Yestermorrow Design/Build School in Waitsfield, Vermont offers over 80 hands-on courses per year in design, construction, woodworking, and architectural craft and offers a variety of courses concentrating in sustainable design. Now in its 35th year, Yestermorrow is one of the only design/build schools in the country, teaching both design and construction skills. Our hands-on 1-day to 3-week workshops, certificate programs and semester programs are taught by top architects, builders, and craftspeople from across the country. For people of all ages and experience levels, from novice to professional.

Tuesday, June 29, 2010

Summer is a busy time at Yestermorrow

Here are just a few shots from the past few weeks at Yestermorrow. We've been super busy with the all-time record number of students on campus this month- over 45 at one point! Our Natural Building Intensive is in full swing and has now transitioned to working on the jobsite in Middlesex everyday, and will continue through mid August. Our gardens are looking great, and the new stormwater pond has been seeded and things are starting to look better on the north edge of campus where we have been doing a lot of clearing and excavation over the past year. The next step is to build Cabin #5 which is high on our project list this summer. We also have a new mini yurt on campus thanks to the Yurt Design/Build class, and a new planting of fruit trees thanks to the Edible Forest Gardens class. All in all our fabulous intern crew has been hard at work with many new and ongoing maintenance projects and priorities, keeping the place running day to day.
The Natural Building Intensive's timberframe raising went off without a hitch on the 19th.

The new perennial beds we planted on May 15th at the reunion are really taking off! Lots of bees and insects enjoying the flowers.

The new pond and cabin site in the background (you can see the Strawbale cabin for a little reference on location- this is near the north edge of campus). Interns have been doing lots of seeding and mulching to reduce erosion.

Fabric formed concrete project in action 6/29

The solar trackers are really raking in the sunshine on days like today

The Willow-Ribbed Canoe class (a Yestermorrow first!)

We invited the interns over from the Center for Whole Communities for a little inter-intern bonding. Then our interns got to go up to Knoll Farm to check out their operations.

The Cabinets and Built-Ins class finished up their project last Friday

Yes, it looks like a bunch of zombies but really it's the Regenerative Design class in the midst of a tracking and observation exercise.

Wednesday, June 09, 2010

Yestermorrow Named As Finalist in Revelation to Action Competition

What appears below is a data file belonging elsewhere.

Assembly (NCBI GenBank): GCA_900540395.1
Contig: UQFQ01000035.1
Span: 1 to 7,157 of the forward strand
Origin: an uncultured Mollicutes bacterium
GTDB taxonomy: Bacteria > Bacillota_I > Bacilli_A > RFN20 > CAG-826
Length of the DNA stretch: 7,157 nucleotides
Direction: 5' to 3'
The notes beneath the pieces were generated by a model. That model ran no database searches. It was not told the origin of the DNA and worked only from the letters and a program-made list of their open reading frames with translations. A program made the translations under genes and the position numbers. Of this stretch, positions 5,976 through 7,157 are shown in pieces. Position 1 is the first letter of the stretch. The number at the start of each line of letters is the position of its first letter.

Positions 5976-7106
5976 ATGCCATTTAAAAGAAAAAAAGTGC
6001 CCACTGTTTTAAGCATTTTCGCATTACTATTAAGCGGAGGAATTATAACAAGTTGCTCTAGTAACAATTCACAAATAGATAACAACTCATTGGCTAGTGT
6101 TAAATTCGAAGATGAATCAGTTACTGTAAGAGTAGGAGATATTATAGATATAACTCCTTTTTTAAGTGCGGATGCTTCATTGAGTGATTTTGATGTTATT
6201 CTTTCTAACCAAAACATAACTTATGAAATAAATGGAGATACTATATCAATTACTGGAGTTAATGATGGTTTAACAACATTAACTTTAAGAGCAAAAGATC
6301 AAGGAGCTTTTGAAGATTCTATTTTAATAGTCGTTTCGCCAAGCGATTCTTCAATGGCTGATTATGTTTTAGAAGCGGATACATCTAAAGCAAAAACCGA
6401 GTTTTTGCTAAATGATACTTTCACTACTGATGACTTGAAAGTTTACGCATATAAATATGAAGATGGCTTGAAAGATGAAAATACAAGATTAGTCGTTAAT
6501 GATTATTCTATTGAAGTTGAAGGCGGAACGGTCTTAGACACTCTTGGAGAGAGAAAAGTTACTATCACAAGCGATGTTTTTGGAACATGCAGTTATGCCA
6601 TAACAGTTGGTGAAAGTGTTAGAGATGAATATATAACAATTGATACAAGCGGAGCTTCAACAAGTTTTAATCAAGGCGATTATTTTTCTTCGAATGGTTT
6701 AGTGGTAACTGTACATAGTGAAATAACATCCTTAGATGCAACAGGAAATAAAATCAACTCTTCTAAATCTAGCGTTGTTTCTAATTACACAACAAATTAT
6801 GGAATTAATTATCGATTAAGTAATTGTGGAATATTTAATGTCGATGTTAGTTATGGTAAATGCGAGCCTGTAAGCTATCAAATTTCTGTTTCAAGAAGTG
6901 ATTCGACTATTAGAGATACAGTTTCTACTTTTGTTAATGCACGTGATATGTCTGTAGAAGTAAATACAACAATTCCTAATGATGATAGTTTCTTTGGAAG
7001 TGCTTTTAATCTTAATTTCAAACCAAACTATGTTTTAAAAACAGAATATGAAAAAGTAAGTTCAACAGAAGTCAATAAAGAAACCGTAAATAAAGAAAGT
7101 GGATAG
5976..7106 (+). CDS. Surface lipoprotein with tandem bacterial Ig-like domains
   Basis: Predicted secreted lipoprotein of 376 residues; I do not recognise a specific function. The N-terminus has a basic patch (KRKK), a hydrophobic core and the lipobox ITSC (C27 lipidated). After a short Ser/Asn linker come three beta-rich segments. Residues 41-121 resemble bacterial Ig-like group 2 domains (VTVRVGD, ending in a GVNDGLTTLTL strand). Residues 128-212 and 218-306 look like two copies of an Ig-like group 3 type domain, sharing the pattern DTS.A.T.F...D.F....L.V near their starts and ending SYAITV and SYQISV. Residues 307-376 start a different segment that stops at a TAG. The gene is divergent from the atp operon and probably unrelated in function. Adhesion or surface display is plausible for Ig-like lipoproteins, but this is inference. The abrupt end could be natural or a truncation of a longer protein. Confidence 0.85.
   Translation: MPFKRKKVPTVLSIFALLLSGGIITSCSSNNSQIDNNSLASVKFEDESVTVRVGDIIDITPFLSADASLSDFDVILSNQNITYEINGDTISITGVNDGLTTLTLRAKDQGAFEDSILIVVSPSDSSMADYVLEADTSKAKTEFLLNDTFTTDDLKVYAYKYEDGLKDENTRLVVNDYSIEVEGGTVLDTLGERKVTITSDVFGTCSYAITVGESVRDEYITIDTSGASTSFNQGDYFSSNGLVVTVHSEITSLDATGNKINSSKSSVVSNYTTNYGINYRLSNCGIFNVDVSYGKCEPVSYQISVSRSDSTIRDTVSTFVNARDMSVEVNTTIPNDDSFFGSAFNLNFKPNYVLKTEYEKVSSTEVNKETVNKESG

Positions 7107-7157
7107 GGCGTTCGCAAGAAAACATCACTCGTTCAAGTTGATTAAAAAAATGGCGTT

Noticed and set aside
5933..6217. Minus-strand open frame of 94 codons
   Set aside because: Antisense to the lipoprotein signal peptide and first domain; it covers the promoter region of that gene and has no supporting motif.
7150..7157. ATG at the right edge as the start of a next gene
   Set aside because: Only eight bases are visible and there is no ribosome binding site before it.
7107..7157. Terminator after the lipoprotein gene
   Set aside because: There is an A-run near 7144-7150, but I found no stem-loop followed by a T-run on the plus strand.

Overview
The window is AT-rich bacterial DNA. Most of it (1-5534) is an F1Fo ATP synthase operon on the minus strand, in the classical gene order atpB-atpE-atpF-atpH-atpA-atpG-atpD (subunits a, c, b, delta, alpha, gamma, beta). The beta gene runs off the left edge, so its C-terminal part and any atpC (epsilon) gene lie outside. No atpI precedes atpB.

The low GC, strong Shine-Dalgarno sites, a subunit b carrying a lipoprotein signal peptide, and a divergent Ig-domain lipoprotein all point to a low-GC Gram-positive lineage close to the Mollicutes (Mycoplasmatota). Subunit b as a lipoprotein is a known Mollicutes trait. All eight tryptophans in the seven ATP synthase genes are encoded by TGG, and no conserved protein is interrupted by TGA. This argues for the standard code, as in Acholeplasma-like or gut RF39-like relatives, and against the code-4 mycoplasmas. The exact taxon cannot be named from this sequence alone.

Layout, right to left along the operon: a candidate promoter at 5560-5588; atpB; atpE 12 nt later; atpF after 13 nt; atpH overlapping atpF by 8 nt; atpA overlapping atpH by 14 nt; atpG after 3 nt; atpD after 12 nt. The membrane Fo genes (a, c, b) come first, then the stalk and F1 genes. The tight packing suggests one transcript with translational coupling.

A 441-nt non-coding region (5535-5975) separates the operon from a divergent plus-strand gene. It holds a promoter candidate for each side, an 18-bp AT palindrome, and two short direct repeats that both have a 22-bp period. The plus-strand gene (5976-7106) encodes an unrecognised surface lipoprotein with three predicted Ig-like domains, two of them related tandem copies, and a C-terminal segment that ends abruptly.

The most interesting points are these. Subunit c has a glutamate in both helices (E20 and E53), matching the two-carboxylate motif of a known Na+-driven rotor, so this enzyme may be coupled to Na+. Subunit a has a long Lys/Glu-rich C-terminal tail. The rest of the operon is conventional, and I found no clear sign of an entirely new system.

Dear Friends,

We’ve just received exciting news! Yestermorrow is a finalist in the Revelation to Action competition, sponsored by Green Mountain Coffee and Ashoka's Changemakers. The contest was launched “to find and help fund the most innovative ideas to inspire community action in the Northeastern US” – and our proposal for a groundbreaking Semester in Sustainable Design/Build has been selected by a panel of judges for the final phase of public voting. Now we need your support to go all the way.

You can help make this pioneering new program a reality by voting for our proposal at The voting period starts June 9 and ends on June 30. We’re spreading the word via the Yestermorrow blog, Facebook page, Twitter, LinkedIn and email, and we need your help to do the same, in order to get as many votes as we can in the next three weeks.

What’s our idea?
Yestermorrow's new Semester in Sustainable Design/Build will be the first program of its kind in the country, giving undergraduate students a chance to immerse themselves in the hands-on process of collaboratively designing and building an innovative, high performance “green” building for a deserving community client. Students from a variety of disciplines and majors will work closely with Yestermorrow's renowned design/build faculty and Vermont community partners, and engage with an academically rigorous, practical and inspiring curriculum. In the process they will receive a full semester's worth of credits at their home institution. The program is currently in the planning stages, and slated for its inaugural session in fall 2011.

Who is it for?
The program will be open to undergraduates of any major, provided they have taken certain prerequisites. The “clients” will include Vermont nonprofit organizations and community members, who will become partners in the collaborative process of identifying a pressing local need and then creating an innovative built environment to address it. Yestermorrow will design and administer the program in close consultation with faculty from a credit-granting partner institution of higher education.

Why is this worth supporting?
Few undergraduate architecture programs provide students with intensive hands-on “learning through building” opportunities. And fewer still offer such an experience through the increasingly urgent lens of sustainability - in terms of energy, water, materials, interaction with site, and equitable access (among many other considerations). Students in this program will emerge empowered, with new skills and awareness about sustainable building methods. They’ll also have a wider sense of the possibilities of the design profession, acquired through the process of designing and building truly collaborative projects, which provide affordable housing or workspace for community members or organizations.